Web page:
Hi Helen,

Let’s address this one at a time.

1) Regarding the “negative” issue, You must use the set of values with some negative ones with your primary axis.

2) If you mean you want your lines/series touch the vertical axis, you must format your horizontal axis:

Format Axis, Position Axis: On Tick Marks.

Of course, I couldn’t really diagnose this without seeing your file.

Why don’t you send it to HELP DESK.

Cheers.

CarloE

I totally track with this and it all makes sense but the only option in the Series Options for me is Gap Depth, no ‘Plot Series On’ option.

Hi Amy,

If you have further questions,

try sending it with us : HELP DESK.

Cheers.

CarloE

very helpful & useful tips..

Thanks, Venkatraman

Mynda,

I really thank you. It is 7.00 AM in the morning and I have to submit a report with graphics like above. I didn’t know how to make it before, and I came to your website.

You’re welcome, Poltak Glad I could help.

dear treacy,

could you please help. I need to draw a diagram from a table but i need to have a choice of what i need to be in the X axis and Y axis. thanks in advance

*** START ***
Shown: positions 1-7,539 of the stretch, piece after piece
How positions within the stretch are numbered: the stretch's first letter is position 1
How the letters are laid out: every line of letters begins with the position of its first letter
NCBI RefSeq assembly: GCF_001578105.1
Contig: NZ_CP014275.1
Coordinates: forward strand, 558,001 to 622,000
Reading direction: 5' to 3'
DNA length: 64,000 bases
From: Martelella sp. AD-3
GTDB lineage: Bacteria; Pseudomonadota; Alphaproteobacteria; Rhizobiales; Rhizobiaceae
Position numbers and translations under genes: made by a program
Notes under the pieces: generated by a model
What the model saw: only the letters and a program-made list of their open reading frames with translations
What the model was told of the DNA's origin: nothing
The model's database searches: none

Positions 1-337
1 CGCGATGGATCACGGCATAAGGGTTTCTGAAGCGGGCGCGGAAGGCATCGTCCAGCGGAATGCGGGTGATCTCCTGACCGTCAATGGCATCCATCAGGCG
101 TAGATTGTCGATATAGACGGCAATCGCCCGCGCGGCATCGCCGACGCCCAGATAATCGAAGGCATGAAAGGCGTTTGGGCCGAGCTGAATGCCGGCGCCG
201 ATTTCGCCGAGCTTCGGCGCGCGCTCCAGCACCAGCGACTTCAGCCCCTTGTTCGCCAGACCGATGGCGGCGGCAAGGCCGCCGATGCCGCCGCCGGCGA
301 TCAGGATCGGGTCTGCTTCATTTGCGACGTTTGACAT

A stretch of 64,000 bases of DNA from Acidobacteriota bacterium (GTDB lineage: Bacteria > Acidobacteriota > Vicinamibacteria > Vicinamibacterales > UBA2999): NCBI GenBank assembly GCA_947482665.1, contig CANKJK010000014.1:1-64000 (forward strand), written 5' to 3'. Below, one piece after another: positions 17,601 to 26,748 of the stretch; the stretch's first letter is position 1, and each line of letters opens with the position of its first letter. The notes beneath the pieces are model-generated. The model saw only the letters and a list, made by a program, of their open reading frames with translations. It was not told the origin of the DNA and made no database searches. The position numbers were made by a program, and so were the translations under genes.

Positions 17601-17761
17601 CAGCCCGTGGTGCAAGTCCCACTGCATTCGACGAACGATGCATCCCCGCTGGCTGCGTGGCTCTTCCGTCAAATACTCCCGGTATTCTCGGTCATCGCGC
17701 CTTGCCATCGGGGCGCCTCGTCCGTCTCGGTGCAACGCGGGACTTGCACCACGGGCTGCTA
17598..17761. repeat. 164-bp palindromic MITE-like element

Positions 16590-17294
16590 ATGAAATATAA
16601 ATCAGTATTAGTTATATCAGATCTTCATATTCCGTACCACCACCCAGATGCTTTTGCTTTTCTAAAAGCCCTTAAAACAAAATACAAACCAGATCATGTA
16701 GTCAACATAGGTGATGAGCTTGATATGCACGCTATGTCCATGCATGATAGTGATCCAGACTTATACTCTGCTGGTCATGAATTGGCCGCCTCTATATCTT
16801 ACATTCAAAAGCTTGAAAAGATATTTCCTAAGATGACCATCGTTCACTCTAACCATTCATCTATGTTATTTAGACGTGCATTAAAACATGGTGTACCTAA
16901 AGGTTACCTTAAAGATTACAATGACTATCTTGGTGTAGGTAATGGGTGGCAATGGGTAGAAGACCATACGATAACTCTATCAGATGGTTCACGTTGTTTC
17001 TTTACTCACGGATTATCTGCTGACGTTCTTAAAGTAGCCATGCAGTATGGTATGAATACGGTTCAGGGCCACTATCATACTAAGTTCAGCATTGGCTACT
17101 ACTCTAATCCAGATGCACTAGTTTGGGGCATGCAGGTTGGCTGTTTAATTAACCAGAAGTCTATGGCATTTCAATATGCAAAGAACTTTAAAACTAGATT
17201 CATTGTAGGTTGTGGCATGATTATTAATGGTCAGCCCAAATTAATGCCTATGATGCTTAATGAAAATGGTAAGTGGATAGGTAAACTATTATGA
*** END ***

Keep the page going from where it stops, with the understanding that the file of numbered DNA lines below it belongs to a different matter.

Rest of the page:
Hi Mourad,

I’m not sure what you mean by ‘draw a diagram’ using a chart, but you can switch the axes by right clicking on the chart > select data > Switch Row/Column.

I hope that helps.

Kind regards,

Mynda.

This is an excellent description of ways to add a secondary vertical axis in Excel 2010. However, what I am seeking to know is whether there is a way to add a secondary vertical axis for the same data?

I have a single set of lines in a line graph, and on the primary vertical axis (left y-axis) I have one set of units. I would like a different set of units on the secondary axis (right y-axis) which are used to showcase the same set of data.

For example, m3 on the primary vertical axis and acre-feet on the secondary vertical axis; as m3 are substantially larger than acre-feet, the primary vertical axis would have less space between each tick mark while the secondary vertical axis would have more space between each tick mark.

Excel 2010 seems to want to plot a second set of data for the secondary axis. There are no data sets to serve as a secondary set, just the original data displayed for different end-users who use different units.

Any help on this matter is much-appreciated. Thank you.

-Brandon

Hi Brandon,

That’s an interesting question. I’d say you have to add a second series of data for your acre-feet axis (you can use a simple formula to convert the m3 to feet).

Once the series is added you can then plot it on then secondary axis and then hide it by formatting the fill/line (depending on your chart) with no colour.

I hope that helps.

Kind regards,

Mynda.